Dred Scott v. Sanford | St. Louis Public Radio

Dred Scott v. Sanford

Preston Jackson (right) shows the drafts of the Freedom Suits Memorial. Jackson was commissioned to complete the project. August 23, 2019
Chad Davis | St. Louis Public Radio

Hundreds of African Americans who fought for their freedom in St. Louis courts will soon be commemorated in front of one of the city's oldest legal institutions. 

The Freedom Suits Memorial sculpture will be installed on the grassy plaza east of the Civil Courts Building downtown. The art piece, to be sculpted by Preston Jackson, will honor the more than 300 lawsuits filed by slaves and the lawyers who represented them in St. Louis Circuit Court. City political leaders, judicial officials and civil rights proponents gathered Friday to dedicate the site.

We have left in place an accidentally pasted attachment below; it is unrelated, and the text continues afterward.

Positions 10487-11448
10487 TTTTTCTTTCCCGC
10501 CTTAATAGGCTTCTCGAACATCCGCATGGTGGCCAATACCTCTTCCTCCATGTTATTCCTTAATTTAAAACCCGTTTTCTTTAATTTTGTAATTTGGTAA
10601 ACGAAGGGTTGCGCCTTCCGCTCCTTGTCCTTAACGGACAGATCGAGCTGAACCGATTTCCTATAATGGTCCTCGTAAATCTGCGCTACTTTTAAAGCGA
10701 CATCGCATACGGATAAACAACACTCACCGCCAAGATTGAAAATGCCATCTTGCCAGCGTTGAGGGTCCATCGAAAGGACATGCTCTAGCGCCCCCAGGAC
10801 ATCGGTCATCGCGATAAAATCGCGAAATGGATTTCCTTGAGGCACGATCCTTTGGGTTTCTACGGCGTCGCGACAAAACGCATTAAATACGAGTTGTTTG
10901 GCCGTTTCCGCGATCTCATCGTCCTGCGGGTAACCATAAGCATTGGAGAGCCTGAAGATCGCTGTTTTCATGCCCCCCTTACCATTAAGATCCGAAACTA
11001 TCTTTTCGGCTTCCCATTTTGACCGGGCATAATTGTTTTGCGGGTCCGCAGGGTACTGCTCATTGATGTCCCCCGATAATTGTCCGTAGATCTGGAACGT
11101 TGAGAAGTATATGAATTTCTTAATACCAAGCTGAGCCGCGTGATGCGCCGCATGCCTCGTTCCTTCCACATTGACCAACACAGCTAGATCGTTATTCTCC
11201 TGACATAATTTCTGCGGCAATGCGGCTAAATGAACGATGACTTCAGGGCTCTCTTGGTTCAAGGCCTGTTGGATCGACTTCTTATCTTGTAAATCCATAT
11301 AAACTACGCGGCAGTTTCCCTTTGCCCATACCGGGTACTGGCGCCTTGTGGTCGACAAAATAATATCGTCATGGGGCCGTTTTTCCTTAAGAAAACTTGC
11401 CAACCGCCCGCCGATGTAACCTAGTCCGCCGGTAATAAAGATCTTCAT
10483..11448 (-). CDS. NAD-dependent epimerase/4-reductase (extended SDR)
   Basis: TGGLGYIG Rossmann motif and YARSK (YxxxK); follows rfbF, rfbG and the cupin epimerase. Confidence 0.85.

A statue and a forum for Dred and Harriet Scott

Jun 5, 2012

This article first appeared in the St. Louis Beacon, June 5, 2012 - One hundred and fifty-five years ago this month, the U.S. Supreme Court decided the Dred Scott case that denied citizenship to former slaves. Now two events are coming up in June that will give people a chance to reflect on the importance of the decision and look ahead at its continuing implications.

A new statue is being unveiled at the Old Courthouse at 3 p.m. June 8. And the St. Louis Beacon is hosting a discussion of the decision on June 27.